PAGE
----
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Matt Bell

Matt Bell

Managing Editor

Matt joined SMI in 2012. He leads SMI’s content strategy — managing the company’s monthly editorial calendar, writing many of the articles, sourcing content from outside the company, and either writing or overseeing much of what appears on our website. He also represents SMI in various radio guest appearances.

Prior to joining SMI, Matt was an independent biblical money management writer and speaker. He is the author of four personal finance books that were published by NavPress, including Money and Marriage: A Complete Guide for Engaged and Newly Married Couples and The Grad’s Guide to Money (written for high school seniors and college freshmen). He does some outside speaking as well at churches, universities, conferences, and retreats throughout the country. Matt has been involved in stewardship ministry since 1990 when he began serving in the Good $ense ministry at Willowcreek Community Church.

Matt earned an undergraduate degree in Journalism from Northern Illinois University and a graduate degree in Interdisciplinary Studies from DePaul University, where he wrote a thesis about the history and influence of our consumer culture.

Matt and his wife Jude have three children at home. 

Most Recent Articles

Pandemic Lessons — Will They Last?

The COVID-19 pandemic has been unlike anything most of us have ever experienced. With the worst of it apparently behind us now, many people are reflecting on what they’ve learned from it, how it has impacted their priorities, and what changes they’d like to maintain.

Financial services firm Edward Jones, along with Age Wave, an organization that studies issues important to aging, teamed up with The Harris Poll to track how the pandemic has impacted the attitudes and experiences of American adults throughout the pandemic, conducting surveys at several points along the way.

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Money Roundup: Whether Rising Inflation Will Be Temporary, Donor-Advised Funds Might Get a Distribution Deadline, and More

Some of the best investing and personal finance articles from around the web.

We’d love to hear your responses to any of the above. To weigh in, just meet us in the comments section.

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I-Bonds: A Great Option for Emergency Fund Money

While we’ve linked to articles about I-Bonds in the last two Friday roundups, they’re getting enough publicity and we’re receiving enough questions about them that a separate article seems warranted.

Because savers have had to endure such a long season of extremely low interest rates, the appeal of I-Bonds is easy to see: an interest rate of 3.54%, which far exceeds what online savings accounts or CDs are paying, and protection against loss. The interest rate on I-Bonds consists of a fixed rate and an inflation rate (hence, the “I” in I-Bonds) that adjusts every six months. Currently, the fixed rate is 0% and the annualized inflation rate is $3.54%, so the composite rate is $3.54%. The inflation rate, which is based on the federal government’s CPI-U rate, adjusts twice a year — on the first business day of May and the first business day of November.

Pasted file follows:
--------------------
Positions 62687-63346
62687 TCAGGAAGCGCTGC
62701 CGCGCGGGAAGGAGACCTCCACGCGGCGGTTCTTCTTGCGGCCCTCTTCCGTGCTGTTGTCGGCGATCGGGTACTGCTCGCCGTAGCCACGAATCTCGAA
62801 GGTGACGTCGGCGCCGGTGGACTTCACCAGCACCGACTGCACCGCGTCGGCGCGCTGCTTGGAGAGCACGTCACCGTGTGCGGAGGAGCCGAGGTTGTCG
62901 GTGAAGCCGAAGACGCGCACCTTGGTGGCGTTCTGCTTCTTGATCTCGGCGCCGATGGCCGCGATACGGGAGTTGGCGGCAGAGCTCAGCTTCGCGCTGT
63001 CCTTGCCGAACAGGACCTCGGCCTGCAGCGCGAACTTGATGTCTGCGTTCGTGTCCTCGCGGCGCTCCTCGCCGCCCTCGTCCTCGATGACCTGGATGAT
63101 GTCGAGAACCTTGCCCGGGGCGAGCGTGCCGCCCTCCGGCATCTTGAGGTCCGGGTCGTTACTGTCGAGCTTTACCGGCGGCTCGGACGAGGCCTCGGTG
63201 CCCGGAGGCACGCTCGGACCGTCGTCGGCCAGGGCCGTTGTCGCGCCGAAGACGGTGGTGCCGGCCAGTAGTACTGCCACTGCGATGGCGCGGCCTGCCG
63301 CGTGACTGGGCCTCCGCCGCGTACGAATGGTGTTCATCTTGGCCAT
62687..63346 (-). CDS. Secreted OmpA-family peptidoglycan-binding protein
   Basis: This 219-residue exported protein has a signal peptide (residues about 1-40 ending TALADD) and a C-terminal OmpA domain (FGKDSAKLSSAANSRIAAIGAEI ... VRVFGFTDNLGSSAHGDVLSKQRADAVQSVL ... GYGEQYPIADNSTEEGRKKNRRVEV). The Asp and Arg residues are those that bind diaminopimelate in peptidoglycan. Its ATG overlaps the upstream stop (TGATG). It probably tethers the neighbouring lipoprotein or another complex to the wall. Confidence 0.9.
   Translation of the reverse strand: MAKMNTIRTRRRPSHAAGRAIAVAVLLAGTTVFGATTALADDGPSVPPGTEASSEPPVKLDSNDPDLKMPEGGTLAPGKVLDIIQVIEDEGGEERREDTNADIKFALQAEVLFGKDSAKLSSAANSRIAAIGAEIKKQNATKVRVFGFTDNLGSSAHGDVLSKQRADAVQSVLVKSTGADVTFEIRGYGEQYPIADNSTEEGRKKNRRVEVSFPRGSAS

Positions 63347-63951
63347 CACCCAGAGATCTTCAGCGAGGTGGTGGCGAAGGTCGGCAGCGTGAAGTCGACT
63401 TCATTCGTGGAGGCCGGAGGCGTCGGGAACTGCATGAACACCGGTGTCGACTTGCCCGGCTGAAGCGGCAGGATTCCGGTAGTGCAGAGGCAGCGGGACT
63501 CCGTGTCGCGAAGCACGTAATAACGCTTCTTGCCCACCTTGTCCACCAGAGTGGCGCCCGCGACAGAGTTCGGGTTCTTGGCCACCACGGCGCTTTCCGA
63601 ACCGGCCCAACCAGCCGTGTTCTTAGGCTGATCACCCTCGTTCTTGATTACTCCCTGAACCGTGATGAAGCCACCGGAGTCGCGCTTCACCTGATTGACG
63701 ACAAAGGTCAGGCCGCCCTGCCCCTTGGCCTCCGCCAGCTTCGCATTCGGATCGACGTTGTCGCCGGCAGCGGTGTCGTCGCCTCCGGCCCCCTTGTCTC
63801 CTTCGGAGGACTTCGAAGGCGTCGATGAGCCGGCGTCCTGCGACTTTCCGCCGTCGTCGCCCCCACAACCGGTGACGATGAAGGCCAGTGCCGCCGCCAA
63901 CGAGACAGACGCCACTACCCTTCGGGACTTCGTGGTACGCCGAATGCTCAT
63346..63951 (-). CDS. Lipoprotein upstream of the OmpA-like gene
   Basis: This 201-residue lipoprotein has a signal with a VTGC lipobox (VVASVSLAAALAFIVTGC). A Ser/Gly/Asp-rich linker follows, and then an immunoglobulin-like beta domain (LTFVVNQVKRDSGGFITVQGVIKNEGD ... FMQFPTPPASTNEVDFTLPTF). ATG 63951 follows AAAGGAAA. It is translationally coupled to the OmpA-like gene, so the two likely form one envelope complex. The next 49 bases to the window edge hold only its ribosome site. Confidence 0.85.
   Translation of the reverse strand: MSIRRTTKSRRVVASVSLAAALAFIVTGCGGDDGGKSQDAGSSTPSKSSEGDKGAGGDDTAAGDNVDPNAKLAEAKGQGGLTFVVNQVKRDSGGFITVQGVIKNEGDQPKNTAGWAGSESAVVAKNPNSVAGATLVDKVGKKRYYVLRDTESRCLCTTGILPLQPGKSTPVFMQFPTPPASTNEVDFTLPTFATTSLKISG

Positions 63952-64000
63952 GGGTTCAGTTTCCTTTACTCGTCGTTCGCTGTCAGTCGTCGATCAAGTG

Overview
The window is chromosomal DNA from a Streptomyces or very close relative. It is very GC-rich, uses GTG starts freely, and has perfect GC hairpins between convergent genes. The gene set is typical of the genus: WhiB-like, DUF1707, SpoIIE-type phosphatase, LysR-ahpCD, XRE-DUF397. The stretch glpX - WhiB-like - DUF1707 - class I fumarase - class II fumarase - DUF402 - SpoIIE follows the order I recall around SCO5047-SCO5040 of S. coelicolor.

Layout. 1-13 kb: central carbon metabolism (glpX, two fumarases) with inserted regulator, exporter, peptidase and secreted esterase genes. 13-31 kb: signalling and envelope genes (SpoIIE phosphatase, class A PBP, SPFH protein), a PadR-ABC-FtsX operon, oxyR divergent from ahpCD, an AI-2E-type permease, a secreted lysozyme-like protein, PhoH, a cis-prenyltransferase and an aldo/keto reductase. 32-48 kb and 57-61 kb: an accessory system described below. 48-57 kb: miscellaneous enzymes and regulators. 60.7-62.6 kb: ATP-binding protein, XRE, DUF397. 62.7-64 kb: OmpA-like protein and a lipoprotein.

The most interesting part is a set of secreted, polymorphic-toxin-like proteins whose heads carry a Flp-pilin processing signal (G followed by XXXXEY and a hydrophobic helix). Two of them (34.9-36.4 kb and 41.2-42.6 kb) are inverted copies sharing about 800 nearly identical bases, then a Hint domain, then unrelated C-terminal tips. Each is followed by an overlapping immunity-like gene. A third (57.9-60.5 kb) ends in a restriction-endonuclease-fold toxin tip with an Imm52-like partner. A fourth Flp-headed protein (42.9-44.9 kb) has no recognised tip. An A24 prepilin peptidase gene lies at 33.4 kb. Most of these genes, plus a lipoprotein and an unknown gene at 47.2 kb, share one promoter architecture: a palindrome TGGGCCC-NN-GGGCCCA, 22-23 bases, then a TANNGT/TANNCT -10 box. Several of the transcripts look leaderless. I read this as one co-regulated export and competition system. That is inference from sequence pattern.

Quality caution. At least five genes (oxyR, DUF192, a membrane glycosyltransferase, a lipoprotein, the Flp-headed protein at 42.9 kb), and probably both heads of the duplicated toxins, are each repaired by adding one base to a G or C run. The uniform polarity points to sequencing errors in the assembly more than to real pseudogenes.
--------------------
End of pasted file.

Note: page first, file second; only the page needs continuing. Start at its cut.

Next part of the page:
While I-Bond interest rates are tied to inflation, the composite rate can never fall below 0%. Even in a deflationary period in which the deflation rate might exceed the I-Bond’s fixed rate, the composite rate is not allowed to go below 0%. That’s different than the federal government’s other inflation-based bond offering, TIPS (Treasury Inflation-Protected Securities), which can generate negative returns in a deflationary environment.

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Money Roundup: What a Difference a Year Makes, Working With “Holy Intent,” and More

Some of the best investing and personal finance articles from around the web — a day early this week because we'll have Dynamic Asset Allocation and Sector Rotation strategy updates for you tomorrow.

We’d love to hear your responses to any of the above. To weigh in, just meet us in the comments section.

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How Well Protected Are Your Investment Accounts?

Investors face many risks, from market risk to inflation risk, and from longevity risk to sequence-of-returns risk. What about the risk that your brokerage account could be hacked or your broker could go out of business? Would your money be protected?

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Do You Need Rental-Car Insurance?

With the summer vacation season upon us, you may soon find yourself standing at a rental-car counter engaged in a potentially awkward conversation about insurance coverage. The rental-car agent may tell you there are two options: full coverage or basic.

As you do the math and realize the cost of your rental car may be about to double, the agent bolsters his pitch by rattling off a series of unfortunate events that would make the insurance a bargain: collision, vandalism, theft — oh my.

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Preparing Financially for the Death of Your Spouse

There are turning points in life that prompt important financial decisions. What you choose to do — or not do — at such times can have a significant impact on your long-term financial well-being. The death of a spouse is one such turning point.